For the next two days heavy fight occurred all around the town, with Union forces making charge after charge. Union forces prevailed, but Van Dorn, Price and thousands were able to retreat and flee capture. Rosecrans sent a force of a few thousand to capture those Confederate forces. At Corinth, loses were 2,520 Union, 4,233 Confederate. 

Van Dorn rested in the Davis Bridge area, which lies just north of the MS/TN border, only to find Union forces upon him on October 5th. Union forces were elements of the Army of the Tennessee (attached to the Union Army of the Mississippi) led by Major Generals Edward Ord and Stephan Hulburt. This force attacked first the men under CSA General Sterling Price. During the fighting, Ord was wounded in the ankle and Hulburt took overall command. At this time, men under Van Dorn found another escape route through the Hatchie River. Union loses were about 500, with the Confederates losing about 400. 

Van Dorn was able to lead the rest of his men across the Hatchie and into Holly Springs, MS. Even with this daring accomplishment, Confederate leaders and citizens were appalled not just at losing the railroads but for the dead it cost to lose them. Van Dorn lost command of his forces (though given a smaller command) and was accused of being recklessly drunk during the fighting at Corinth. He was replaced by CSA General John C. Pemberton (who would later surrender Vicksburg) and then ordered a court of inquiry into the charges of being drunk on duty; he was exonerated but reputation was sullied. Rosecrans was reprimanded for failing to capture or destroy all of Van Dorn's men.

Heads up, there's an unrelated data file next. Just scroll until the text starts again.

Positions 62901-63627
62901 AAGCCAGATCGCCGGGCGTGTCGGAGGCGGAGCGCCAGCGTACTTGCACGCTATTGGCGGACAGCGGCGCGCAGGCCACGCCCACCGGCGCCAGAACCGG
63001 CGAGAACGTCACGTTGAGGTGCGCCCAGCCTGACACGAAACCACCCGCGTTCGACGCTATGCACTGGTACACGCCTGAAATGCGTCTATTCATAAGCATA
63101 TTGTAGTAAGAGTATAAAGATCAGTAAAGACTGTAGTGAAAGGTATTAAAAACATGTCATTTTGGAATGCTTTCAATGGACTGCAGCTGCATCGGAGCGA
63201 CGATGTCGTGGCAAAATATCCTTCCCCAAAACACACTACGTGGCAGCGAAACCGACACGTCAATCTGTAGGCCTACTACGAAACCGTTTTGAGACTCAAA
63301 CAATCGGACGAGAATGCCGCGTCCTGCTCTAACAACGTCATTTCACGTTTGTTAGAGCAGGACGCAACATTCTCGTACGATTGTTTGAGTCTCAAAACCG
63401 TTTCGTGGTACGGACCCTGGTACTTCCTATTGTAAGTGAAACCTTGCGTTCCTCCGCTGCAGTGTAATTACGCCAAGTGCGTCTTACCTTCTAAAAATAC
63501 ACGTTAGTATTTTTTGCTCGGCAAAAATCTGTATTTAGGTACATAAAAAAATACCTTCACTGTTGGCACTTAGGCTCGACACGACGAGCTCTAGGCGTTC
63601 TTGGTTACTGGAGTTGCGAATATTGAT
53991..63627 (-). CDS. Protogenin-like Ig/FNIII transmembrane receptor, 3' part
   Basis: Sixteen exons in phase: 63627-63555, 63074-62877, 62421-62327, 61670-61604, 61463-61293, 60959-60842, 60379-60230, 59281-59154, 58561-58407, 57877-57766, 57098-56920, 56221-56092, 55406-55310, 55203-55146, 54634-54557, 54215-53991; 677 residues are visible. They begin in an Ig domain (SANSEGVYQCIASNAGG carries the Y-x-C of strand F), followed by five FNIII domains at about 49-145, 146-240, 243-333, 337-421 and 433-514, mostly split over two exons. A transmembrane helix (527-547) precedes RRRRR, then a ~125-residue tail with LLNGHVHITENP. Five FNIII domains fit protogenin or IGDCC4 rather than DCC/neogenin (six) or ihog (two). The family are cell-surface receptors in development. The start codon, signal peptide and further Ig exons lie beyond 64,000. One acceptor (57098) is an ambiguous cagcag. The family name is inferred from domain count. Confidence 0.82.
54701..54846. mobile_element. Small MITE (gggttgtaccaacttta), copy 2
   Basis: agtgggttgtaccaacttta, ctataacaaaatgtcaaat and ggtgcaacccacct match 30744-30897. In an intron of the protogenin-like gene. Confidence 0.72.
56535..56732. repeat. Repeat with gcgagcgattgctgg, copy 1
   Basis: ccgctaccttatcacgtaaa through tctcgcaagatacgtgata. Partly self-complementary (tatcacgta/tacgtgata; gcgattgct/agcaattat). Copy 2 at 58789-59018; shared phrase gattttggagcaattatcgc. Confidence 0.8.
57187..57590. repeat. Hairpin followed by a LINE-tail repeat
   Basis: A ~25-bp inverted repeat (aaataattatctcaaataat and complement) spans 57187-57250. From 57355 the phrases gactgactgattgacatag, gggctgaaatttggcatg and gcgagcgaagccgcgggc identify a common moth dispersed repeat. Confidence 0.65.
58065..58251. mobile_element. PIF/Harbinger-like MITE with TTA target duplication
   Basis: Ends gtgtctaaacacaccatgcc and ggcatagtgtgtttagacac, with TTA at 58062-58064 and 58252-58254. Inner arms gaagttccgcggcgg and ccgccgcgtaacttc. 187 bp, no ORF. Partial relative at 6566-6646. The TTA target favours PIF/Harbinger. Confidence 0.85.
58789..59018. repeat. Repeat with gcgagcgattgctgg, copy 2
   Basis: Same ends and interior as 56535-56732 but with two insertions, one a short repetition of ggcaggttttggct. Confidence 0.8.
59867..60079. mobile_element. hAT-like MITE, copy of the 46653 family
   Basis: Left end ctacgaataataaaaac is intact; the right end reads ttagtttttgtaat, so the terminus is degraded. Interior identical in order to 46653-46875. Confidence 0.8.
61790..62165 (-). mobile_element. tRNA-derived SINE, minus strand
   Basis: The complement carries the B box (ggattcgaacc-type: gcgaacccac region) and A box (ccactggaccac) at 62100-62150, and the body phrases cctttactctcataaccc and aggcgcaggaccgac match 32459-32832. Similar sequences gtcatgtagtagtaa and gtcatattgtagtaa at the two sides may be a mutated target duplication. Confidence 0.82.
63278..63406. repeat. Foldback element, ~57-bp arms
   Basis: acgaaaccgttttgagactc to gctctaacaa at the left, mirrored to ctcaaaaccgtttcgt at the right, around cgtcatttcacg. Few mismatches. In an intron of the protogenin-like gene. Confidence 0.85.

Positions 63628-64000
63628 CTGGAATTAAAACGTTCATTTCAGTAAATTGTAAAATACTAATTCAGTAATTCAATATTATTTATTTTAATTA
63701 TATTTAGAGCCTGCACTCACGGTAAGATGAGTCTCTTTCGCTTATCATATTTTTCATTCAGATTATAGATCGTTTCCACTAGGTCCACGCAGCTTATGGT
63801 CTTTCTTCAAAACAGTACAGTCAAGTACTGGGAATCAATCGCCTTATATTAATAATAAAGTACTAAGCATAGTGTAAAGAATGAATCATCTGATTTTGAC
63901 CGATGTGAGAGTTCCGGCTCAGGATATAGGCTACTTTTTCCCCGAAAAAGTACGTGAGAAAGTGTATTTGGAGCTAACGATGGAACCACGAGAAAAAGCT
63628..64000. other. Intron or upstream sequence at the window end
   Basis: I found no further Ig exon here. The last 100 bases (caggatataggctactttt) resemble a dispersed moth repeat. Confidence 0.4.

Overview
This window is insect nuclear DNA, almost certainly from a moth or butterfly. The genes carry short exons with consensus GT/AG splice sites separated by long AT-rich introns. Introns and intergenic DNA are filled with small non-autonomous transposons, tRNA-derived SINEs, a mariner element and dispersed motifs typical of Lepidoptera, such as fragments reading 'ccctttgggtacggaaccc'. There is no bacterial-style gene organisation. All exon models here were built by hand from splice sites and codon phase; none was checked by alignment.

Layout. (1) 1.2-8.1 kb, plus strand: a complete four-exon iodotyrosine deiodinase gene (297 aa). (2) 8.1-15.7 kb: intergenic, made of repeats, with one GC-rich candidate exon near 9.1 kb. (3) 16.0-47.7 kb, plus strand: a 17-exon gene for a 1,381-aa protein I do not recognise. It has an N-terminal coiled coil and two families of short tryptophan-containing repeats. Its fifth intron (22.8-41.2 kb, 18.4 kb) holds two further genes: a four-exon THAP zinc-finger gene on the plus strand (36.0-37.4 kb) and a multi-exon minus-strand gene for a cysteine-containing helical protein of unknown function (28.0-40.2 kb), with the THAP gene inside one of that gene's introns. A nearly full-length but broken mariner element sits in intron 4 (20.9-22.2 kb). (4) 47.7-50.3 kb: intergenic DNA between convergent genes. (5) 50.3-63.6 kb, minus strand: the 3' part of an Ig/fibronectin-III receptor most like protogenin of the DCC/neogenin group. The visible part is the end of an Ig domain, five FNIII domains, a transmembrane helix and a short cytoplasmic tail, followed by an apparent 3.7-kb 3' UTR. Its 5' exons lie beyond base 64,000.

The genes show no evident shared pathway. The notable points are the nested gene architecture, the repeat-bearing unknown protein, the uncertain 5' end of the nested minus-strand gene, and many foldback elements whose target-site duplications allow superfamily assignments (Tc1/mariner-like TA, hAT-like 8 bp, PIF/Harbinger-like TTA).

Thus was the final battle of the Iuke-Corinth Campaign. A huge success for the Union, it is now part of the Shiloh-Corinth Battlefield Park run by the NPS. More can be learned about this particular battle at the Corinth Interpretative Center in Corinth, MS. 


Cozzens, Peter. The Darkest Days of the War: The Battles of Iuka and Corinth. Chapel Hill: University of North Carolina Press, 1997 Korn, Jerry, and the Editors of Time-Life Books. War on the Mississippi: Grant's Vicksburg Campaign. Alexandria, VA: Time-Life Books, 1985. Lamers, William M. The Edge of Glory: A Biography of General William S. Rosecrans, U.S.A. Baton Rouge: Louisiana State University Press, 1961 Woodworth, Steven E.. Nothing but Victory: The Army of the Tennessee, 1861–1865. New York: Alfred A. Knopf, 2005. Ballard, Michael B. Civil War Mississippi: A Guide. Oxford: University Press of Mississippi, 2000. Carter, Arthur B. The Tarnished Cavalier: Major General Earl Van Dorn, C.S.A. Knoxville: University of Tennessee Press, 1999. Castel, Albert (1993) [1st pub. 1968]. General Sterling Price and the Civil War in the West (Louisiana pbk. ed.). Baton Rouge; London: Louisiana State University Press. Dossman, Steven Nathaniel. Campaign for Corinth: Blood in Mississippi. Abilene, TX: McWhiney Foundation Press, 2006. Smith, Timothy B. Battle of Davis Bridge (October 5, 1862), Tennessee Encyclopedia of History and Culture